coaxial cone serves several important functions. In some
ways it does mimic a transmission line with it's ability
to confine or shield radiation from the base of the center
vertical radiator. Because it's tapered, it transforms the
impedance of the antenna so that it can be efficiently
matched to 50 ohm coax. The cone is also tuned to act as
an effective counterpoise and has both transmission mode
and antenna mode currents flowing through it. Transmission
mode currents are confined within the cone and antenna
mode currents are allowed to radiate constructively on the
outside of the cone.
examine how this principle allows us to simulate a
collinear antenna. Normally the end fed antenna will begin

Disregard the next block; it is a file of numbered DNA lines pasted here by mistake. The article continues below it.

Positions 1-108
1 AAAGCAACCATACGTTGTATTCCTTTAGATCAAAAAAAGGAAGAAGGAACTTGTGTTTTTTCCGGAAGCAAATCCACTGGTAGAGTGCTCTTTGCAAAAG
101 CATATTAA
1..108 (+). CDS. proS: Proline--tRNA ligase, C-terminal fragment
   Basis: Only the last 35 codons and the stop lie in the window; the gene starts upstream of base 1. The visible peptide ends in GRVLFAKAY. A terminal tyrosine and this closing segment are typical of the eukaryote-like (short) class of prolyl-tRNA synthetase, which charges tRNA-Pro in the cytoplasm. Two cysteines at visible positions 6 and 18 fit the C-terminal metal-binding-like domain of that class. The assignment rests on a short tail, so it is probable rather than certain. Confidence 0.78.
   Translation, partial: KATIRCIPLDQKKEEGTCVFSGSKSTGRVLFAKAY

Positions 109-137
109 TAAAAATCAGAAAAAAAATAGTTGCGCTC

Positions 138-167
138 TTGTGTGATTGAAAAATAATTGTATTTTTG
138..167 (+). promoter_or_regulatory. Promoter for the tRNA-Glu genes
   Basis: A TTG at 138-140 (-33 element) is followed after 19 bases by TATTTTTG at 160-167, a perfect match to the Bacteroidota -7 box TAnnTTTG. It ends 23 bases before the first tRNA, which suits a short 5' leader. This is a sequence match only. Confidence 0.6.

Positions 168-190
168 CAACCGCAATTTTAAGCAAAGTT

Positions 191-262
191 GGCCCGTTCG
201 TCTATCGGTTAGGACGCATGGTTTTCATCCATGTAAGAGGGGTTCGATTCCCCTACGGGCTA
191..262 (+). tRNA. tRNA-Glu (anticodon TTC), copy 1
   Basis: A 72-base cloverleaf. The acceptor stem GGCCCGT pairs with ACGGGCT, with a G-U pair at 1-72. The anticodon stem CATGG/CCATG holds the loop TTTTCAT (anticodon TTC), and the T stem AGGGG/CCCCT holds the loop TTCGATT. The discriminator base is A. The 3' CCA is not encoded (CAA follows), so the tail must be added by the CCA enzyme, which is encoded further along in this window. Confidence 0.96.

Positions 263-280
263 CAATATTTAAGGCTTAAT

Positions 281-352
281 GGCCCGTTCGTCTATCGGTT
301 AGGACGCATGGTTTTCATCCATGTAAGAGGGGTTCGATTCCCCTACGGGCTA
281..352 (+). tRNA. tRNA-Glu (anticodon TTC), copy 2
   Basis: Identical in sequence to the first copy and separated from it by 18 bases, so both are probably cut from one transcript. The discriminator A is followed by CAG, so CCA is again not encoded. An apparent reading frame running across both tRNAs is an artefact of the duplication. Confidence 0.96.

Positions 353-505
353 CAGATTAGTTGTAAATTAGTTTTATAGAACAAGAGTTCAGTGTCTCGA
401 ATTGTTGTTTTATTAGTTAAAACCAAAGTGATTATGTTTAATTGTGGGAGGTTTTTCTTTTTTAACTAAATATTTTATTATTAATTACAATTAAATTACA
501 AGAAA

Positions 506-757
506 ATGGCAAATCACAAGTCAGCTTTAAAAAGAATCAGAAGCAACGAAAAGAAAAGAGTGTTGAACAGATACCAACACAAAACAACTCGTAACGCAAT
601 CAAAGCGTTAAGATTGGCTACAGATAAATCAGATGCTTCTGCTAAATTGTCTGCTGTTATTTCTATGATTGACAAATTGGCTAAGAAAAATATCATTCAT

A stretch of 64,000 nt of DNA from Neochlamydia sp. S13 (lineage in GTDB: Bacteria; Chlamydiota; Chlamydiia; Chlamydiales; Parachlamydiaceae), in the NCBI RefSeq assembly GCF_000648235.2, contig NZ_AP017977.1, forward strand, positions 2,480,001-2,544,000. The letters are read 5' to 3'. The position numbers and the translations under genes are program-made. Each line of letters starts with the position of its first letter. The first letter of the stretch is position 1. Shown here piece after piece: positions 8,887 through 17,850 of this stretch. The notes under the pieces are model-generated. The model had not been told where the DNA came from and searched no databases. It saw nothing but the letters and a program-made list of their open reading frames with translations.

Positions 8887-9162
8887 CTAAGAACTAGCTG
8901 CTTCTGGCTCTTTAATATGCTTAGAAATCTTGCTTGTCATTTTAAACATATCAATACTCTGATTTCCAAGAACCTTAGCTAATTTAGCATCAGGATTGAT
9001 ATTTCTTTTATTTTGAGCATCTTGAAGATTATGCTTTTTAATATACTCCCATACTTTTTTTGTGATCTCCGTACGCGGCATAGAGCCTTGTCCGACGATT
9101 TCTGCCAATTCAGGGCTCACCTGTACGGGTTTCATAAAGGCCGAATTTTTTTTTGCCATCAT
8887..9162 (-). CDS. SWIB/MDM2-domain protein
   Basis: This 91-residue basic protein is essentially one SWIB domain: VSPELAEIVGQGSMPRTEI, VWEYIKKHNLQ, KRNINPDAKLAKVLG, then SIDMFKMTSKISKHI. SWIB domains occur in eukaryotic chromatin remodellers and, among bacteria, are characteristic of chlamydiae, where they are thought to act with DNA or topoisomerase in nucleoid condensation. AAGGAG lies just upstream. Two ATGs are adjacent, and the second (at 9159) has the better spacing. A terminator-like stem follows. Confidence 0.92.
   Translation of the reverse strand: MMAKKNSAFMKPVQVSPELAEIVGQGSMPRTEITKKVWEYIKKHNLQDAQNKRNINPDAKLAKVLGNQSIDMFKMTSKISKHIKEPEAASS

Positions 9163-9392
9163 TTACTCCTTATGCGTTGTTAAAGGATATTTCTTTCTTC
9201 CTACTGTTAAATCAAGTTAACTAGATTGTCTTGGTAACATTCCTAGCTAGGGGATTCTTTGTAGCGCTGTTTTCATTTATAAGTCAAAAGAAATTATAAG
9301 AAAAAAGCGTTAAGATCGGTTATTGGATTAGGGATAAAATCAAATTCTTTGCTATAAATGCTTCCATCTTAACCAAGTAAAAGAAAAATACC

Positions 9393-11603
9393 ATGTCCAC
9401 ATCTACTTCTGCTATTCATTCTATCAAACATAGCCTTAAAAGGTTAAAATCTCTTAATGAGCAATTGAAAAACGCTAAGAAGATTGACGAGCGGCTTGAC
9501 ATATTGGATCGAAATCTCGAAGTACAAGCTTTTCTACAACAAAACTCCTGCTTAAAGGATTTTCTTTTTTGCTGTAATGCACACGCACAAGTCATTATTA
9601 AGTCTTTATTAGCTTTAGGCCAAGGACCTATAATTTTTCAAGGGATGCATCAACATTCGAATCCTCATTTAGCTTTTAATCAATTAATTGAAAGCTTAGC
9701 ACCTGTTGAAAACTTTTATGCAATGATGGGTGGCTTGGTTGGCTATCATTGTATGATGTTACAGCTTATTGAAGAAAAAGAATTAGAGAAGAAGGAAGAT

to radiate from its base in a phase that is
deconstructive once the wavelength is increased
significantly beyond 1/2 wave. Pass this point and the
peak gain begins to shift in favor of an upper 45 degree
lobe where it is wasted. This is why it is essential to
confine the radiation from the lower 1/4 wave section of
the center vertical element. Allowing the longer top
section above the cone to radiate constructively with the
currents on the outside of the cone.
NWE-34 radiation currents displayed
in CST model pictured on left.
in computer antenna modeling software have made it easier
to understand how the Dominator NWE-34 produces more gain
then any single other commercially manufactured FM
broadcast antenna. CST Microwave Studio is an
exceptionally accurate software tool that provides 3D
Electro-Magnetic simulation of antennas. The image
displays both the magnitude and phase of all radiation